"Human beings eat 183 billion pounds of chicken every year, and just about nobody thinks that the way we grow and process these living creatures is sustainable," writes chef and Food Network host Alton Brown. "In 1997, humanity consumed 235 million tons of meat, and we’re on track for 400 million tons in 2030."
That's a lot of meat. And a lot of chickens crammed into gigantic farms, cows producing massive clouds of methane. As Brown writes, this farming and production isn't environmentally sustainable in the long term. Currently, most meat eaters aren't willing to give up chicken breasts and steaks for synthetic meats and vegetable substitutes. But in his feature for Wired magazine, Brown writes about how that may change thanks to a company called Beyond Meat.
Beyond Meat is producing a processed chicken substitute, but the end result isn't a sludge of chemicals pushed out of a nozzle like Play-Doh. It's something different, which aims to reproduce the texture of chicken in addition to its flavor.
"The extruder...uses steam, pressure, and cold water to knead and knit the proteins and plant fibers in the Beyond Meat mixture into a specific physical arrangement...This is what separates Beyond Meat’s chicken analog from Tofurky."
Alton Brown knows what chicken tastes like, but his initial reaction to Beyond Meat's product hints that the company may be close to something chicken eaters across the world would consider a viable substitute. "Fresh out of the extruder, a strip of Beyond Meat not-chicken is warm but not hot, striated like meat, and to the touch feels animal in origin," he writes. "My mind races to place the musculature … to identify the anatomical source. The closest thing I can come up with is cooked chicken breast, which I suppose is the whole point. I tear it and watch the break, the way the material separates. It’s more like meat than anything I’ve ever seen that wasn’t meat. Looking closely I can see a repeating pattern, like a subtle honeycomb, that reminds me a bit of tripe. I close my eyes and smell, but since the strip hasn’t received any flavoring at this point, I detect only subtle hints of soy. I take a bite. While the unflavored product tastes distinctly vegetal and still has a bit of what I’d call tofu-bounce, a hint of the spongy, the tear is … meaty."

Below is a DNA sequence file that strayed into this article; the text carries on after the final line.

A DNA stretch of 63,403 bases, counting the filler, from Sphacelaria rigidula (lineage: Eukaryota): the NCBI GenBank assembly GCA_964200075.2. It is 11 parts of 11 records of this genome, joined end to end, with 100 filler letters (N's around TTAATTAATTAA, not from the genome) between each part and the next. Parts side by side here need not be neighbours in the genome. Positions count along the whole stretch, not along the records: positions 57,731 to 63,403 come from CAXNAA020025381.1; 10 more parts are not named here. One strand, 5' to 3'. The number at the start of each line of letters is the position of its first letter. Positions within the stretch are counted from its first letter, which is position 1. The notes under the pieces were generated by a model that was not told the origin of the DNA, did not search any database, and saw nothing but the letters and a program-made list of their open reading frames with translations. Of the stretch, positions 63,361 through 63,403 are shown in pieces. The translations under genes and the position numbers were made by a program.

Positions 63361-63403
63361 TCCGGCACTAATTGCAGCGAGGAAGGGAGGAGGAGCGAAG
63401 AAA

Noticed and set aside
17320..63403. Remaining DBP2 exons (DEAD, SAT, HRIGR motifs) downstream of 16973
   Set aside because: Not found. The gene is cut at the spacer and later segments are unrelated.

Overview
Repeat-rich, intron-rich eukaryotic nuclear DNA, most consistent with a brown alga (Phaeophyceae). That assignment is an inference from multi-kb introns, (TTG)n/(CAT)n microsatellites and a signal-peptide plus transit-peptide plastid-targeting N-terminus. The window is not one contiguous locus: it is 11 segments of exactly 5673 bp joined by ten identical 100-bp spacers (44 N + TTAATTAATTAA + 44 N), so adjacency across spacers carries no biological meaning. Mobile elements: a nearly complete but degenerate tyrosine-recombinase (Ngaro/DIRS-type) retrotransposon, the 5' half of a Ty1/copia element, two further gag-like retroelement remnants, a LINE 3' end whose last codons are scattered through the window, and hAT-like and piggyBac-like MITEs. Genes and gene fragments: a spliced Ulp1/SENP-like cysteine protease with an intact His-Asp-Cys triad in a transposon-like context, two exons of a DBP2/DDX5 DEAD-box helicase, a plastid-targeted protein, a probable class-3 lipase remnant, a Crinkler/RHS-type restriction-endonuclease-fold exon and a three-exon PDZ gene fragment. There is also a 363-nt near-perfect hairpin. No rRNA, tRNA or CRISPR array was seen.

The texture of meat is what's truly difficult to reproduce. As Brown explains, we've spent thousands of years as omnivores developing the ability to eat and recognize meats. Meat is muscle, and the fibers of different muscles move and interact in different ways. That's why we can tell the difference between the texture of chicken and the texture of steak, and why it's impossible to ever replace real meat with something made out of tofu. Flavor is the easy part.
The goal is to get meat eaters to cut down on their meat intake.
And there are real environmental problems with how we raise animals in bulk. They produce toxic waste and contribute to global warming. Beyond Meat was founded with the goal of cutting down on those environmental issues. The company's end goal, then, is not to appeal to vegetarians wanting the taste of chicken without the inhumanity. The goal is to get meat eaters to cut down on their meat intake. They'll be healthier, and, optimistically, the meat industry will cut back on production and the environment will benefit.
It's a nice thought, and if Beyond Meat's chicken is close enough to the real thing, it may even happen. Brown and a team of chefs put some samples of Beyond Meat's pre-cooked chicken strips to the test, eating them plain, putting them in burritos, stir fries. Then they chopped them up into bits, breaded them, and fried them into not-chicken nuggets. In most of the other dishes, it was obvious the chicken wasn't quite the real thing, and as it came frozen and pre-cooked, it was impossible to flavor the meat like a raw chicken cutlet. But those nuggets? They just tasted like chicken.